The first time the event came to New Zealand was in 1978. The 2010 event joins the 1978 event as being considered by many of the rowing community worldwide as being amongst the greatest ever world championships.[11]

2005 World Championship Regatta[edit]

The 2005 World Championship Regatta was one of the most successful event for Rowing New Zealand and New Zealand sport when four gold medals were won within 45 minutes, making New Zealand the most successful country at the regatta. The four victories were:

[12]

Past Olympic Medalists[edit]

Medal Olympics Event Crew Members
Bronze 1920 Antwerp Men's Single Sculls Clarence Hadfield D'Arcy
Silver 1932 Los Angeles Men's Coxless pair Cyril Stiles; Fred Thompson
Gold 1968 Mexico Men's coxless Four Dick Joyce; Dudley Storey; Ross Collinge; Warren Cole; Simon Dickie
Gold 1972 Munich Men's Eight Tony Hurt; Wybo Veldman; Dick Joyce; John Hunter; Lindsay Wilson; Athol Earl; Trevor Coker; Gary Robertson; Simon Dickie
Silver 1972 Munich Men's coxless Four Dick Tonks; Dudley Storey; Ross Collinge; Noel Mills
Bronze 1976 Montreal Men's Eight Ivan Sutherland; Trevor Coker; Peter Dignan; Lindsay Wilson; Athol Earl; Dave Rodger; Alex McLean; Tony Hurt; Simon Dickie
Gold 1984 Los Angeles Men's coxless Four Les O'Connell; Shane O'Brien; Conrad Robertson; Keith Trask
Bronze 1984 Los Angeles Men's coxless Four Kevin Lawton; Don Symon; Barrie Mabbott; Ross Tong; Brett Hollister
Bronze 1988 Seoul Men's coxless Four George Keys; Ian Wright; Greg Johnston; Chris White; Andrew Bird
Bronze 1988 Seoul Women's coxless Pair Nicola Payne; Lynley Hannen
Bronze 1988 Seoul Men's Single Sculls Eric Verdonk
Gold 2000 Sydney Men's Single Sculls Rob Waddell
Gold 2004 Athens Women's Double Sculls Georgina Evers-Swindell; Caroline Evers-Swindell
Gold 2008 Beijing Women's double sculls Georgina Evers-Swindell; Caroline Evers-Swindell
Bronze 2008 Beijing Men's Single Sculls Mahé Drysdale
Bronze 2008 Beijing Men's coxless pair Twaddle, NathanNathan Twaddle ; Bridgewater, GeorgeGeorge Bridgewater
Gold 2012 London Men's double sculls Nathan Cohen; Sullivan, JosephJoseph Sullivan
Gold 2012 London Men's coxless pair Murray, EricEric Murray ; Bond, HamishHamish Bond
Gold 2012 London Men's Single Sculls Mahé Drysdale
Bronze 2012 London Men's Lightweight Double Sculls Uru, StormStorm Uru, Taylor, PeterPeter Taylor
Bronze 2012 London Women's Coxless Pair Juliette Haigh, Rebecca Scown

[13]

Past World Champions[edit]

World Championship Regatta Event Crew Members
1998 - Cologne, Germany Men’s single sculls Rob Waddell
1999 - St Catherine's, Canada Men’s single sculls Rob Waddell
2002 - Sevilla, Spain Women’s double sculls Georgina Evers-Swindell, Caroline Evers-Swindell
2003 - Milan, Italy Women’s double sculls Georgina Evers-Swindell, Caroline Evers-Swindell
2005 - Gifu, Japan Men's single sculls Mahé Drysdale
2005 - Gifu, Japan Women's coxless pair Juliette Haigh, Nicky Coles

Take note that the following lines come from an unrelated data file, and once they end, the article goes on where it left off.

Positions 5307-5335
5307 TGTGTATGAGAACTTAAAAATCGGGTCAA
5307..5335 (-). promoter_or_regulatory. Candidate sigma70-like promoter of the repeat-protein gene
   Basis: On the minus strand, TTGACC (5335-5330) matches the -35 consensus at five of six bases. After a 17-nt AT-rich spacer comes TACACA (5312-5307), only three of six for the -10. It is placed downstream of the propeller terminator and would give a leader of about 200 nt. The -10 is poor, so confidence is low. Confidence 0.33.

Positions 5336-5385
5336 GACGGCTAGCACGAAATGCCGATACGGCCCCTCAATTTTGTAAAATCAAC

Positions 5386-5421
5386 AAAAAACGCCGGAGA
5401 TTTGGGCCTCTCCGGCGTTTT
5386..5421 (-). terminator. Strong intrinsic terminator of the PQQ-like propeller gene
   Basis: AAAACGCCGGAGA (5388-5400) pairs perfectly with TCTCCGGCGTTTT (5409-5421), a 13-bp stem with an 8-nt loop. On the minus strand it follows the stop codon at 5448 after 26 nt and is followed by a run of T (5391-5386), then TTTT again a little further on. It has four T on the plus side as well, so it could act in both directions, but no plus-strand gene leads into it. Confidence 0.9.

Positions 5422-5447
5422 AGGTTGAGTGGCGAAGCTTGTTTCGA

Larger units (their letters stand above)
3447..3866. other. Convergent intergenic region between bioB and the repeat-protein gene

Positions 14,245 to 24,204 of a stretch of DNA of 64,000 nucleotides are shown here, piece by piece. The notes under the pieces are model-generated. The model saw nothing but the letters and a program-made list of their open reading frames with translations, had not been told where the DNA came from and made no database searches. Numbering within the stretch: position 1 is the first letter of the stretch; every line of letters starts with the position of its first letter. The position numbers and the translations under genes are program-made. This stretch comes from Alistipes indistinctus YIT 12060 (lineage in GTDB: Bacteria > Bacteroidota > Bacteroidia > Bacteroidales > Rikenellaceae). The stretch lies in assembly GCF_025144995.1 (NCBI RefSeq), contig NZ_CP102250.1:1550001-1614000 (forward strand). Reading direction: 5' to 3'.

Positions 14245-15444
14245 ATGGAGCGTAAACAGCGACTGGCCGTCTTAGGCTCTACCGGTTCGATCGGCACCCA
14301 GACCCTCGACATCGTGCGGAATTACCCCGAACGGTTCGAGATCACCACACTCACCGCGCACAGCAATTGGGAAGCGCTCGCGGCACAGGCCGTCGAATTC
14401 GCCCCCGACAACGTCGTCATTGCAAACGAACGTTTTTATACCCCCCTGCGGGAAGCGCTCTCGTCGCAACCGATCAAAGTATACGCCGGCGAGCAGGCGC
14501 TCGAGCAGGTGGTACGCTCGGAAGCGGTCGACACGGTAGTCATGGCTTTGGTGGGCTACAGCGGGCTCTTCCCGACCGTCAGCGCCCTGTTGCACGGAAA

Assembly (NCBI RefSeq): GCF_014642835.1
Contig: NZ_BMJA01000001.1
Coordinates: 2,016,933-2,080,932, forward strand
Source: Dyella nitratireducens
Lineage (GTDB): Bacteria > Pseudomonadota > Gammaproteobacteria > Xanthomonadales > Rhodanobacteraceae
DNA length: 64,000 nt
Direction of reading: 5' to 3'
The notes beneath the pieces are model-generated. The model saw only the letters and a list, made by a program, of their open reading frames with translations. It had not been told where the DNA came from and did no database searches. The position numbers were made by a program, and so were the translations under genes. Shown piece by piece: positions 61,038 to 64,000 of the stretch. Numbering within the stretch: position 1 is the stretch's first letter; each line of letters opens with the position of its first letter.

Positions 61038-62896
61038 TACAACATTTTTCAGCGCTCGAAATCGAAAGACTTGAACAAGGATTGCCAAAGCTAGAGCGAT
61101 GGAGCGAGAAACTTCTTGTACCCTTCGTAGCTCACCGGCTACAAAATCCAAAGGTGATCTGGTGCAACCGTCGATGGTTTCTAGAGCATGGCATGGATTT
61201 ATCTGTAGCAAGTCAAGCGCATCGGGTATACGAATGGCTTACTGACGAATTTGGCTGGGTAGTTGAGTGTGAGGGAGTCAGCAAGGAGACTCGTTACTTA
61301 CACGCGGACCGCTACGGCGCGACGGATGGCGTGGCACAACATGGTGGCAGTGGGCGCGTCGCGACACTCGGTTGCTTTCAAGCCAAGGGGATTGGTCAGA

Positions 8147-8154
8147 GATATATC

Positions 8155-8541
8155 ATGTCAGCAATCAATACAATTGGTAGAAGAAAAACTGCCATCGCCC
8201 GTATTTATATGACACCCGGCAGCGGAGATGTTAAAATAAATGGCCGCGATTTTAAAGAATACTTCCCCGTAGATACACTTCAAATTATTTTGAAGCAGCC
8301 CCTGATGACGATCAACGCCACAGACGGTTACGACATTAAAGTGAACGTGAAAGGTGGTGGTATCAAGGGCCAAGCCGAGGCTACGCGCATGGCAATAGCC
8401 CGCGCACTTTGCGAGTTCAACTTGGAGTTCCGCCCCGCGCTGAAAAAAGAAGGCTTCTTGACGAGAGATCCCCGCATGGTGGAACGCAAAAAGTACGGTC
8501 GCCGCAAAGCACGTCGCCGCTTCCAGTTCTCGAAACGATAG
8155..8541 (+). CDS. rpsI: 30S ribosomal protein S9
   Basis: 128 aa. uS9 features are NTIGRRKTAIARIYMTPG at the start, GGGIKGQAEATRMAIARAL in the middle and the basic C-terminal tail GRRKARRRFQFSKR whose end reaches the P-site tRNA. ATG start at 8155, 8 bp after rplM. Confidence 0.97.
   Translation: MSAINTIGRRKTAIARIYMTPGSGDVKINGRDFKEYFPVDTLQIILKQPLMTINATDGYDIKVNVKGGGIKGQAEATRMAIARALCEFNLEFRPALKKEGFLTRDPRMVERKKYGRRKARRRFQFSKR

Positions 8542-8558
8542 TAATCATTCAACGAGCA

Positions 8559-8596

2005 - Gifu, Japan Men's coxless pair George Bridgewater, Nathan Twaddle
2005 - Gifu, Japan Women's double sculls Georgina Evers-Swindell, Caroline Evers-Swindell
2006 - Eton, England Men’s single sculls Mahé Drysdale
2007 - Munich, Germany Men’s single sculls Mahé Drysdale
2007 - Munich, Germany Men’s coxless four Hamish Bond, Eric Murray, James Dallinger, Carl Meyer
2007 - Munich, Germany Men’s lightweight single sculls Duncan Grant
2008 - Linz, Austria Men’s lightweight single sculls Duncan Grant[14]
2009 - Poznan, Poland Men’s single Sculls Mahe Drysdale[14]
2009 - Poznan, Poland Men’s lightweight single Sculls Duncan Grant
2009 - Poznan, Poland Men’s lightweight double sculls Peter Taylor, Storm Uru[14]
2009 - Poznan, Poland Men's Coxless Pair Eric Murray, Hamish Bond
2010 - Lake Karapiro, New Zealand Men’s double sculls Nathan Cohen, Joseph Sullivan
2010 - Lake Karapiro, New Zealand Men's Coxless Pair Eric Murray, Hamish Bond
2010 - Lake Karapiro, New Zealand Women's Coxless Pair Juliette Haigh, Rebecca Scown
2011 - Bled, Slovenia Men’s single Sculls Mahe Drysdale
2011 - Bled, Slovenia Men’s double sculls Nathan Cohen, Joseph Sullivan
2011 - Bled, Slovenia Men's Coxless Pair Eric Murray, Hamish Bond
2011 - Bled, Slovenia Women's Coxless Pair Juliette Haigh, Rebecca Scown

References[edit]

  1. ^ a b Rowing New Zealand. (2008) Rowing New Zealand. Retrieved 15 March 2008, from http://www.rowingnz.com
  2. ^ An Encyclopaedia of New Zealand. (2005). Rowing. Retrieved 20 March 2008, from http://www.teara.govt.nz/1966/R/Rowing/Rowing/en
  3. ^ Rowing New Zealand. (2008) News. Retrieved 15 March 2008, from http://www.rowingnz.com
  4. ^ "Rowing at the 2008 Beijing Summer Games: Men's Double Sculls | Olympics". Sports-reference.com. Retrieved 30 October 2013. 
  5. ^ Logan Savory (21 March 2012). "Rower Nathan Cohen has eye on Olympic prize". Stuff.co.nz. Retrieved 30 October 2013. 
  6. ^ Ian Anderson (27 December 2011). "Rowing duo Cohen, Sullivan eye London Olympics". Stuff.co.nz. Retrieved 30 October 2013. 
  7. ^ "Rowing at the 2012 London Summer Games: Men's Double Sculls | Olympics". Sports-reference.com. Retrieved 30 October 2013. 
  8. ^ [1]
  9. ^ University Rowing New Zealand. (2008). Retrieved 25 March 2008, from http://www.universityrowing.org.nz/
  10. ^ NZSSRA. (2008). Aon Maadi Cup Regatta. Retrieved 15 March 2008, from http://www.schoolrowing.org.nz/maadi.php
  11. ^ World Rowing Championships. (2008). 2010 World Rowing Championships, New Zealand Retrieved 19 March 2008, from http://www.wrch2010.com
  12. ^ "Rowing: Return of the fern". The New Zealand Herald. 9 September 2005. Retrieved 6 November 2011. 
  13. ^ International Olympic Committee. (2008). Olympic Medal Winners. Retrieved 21 March 2008, from http://www.olympic.org/uk/athletes/results/search_r_uk.asp
  14. ^ a b c World Rowing. (2008). Results Database. Retrieved 21 March 2008, from http://www.worldrowing.com/results_bios/results_bios.php

External links[edit]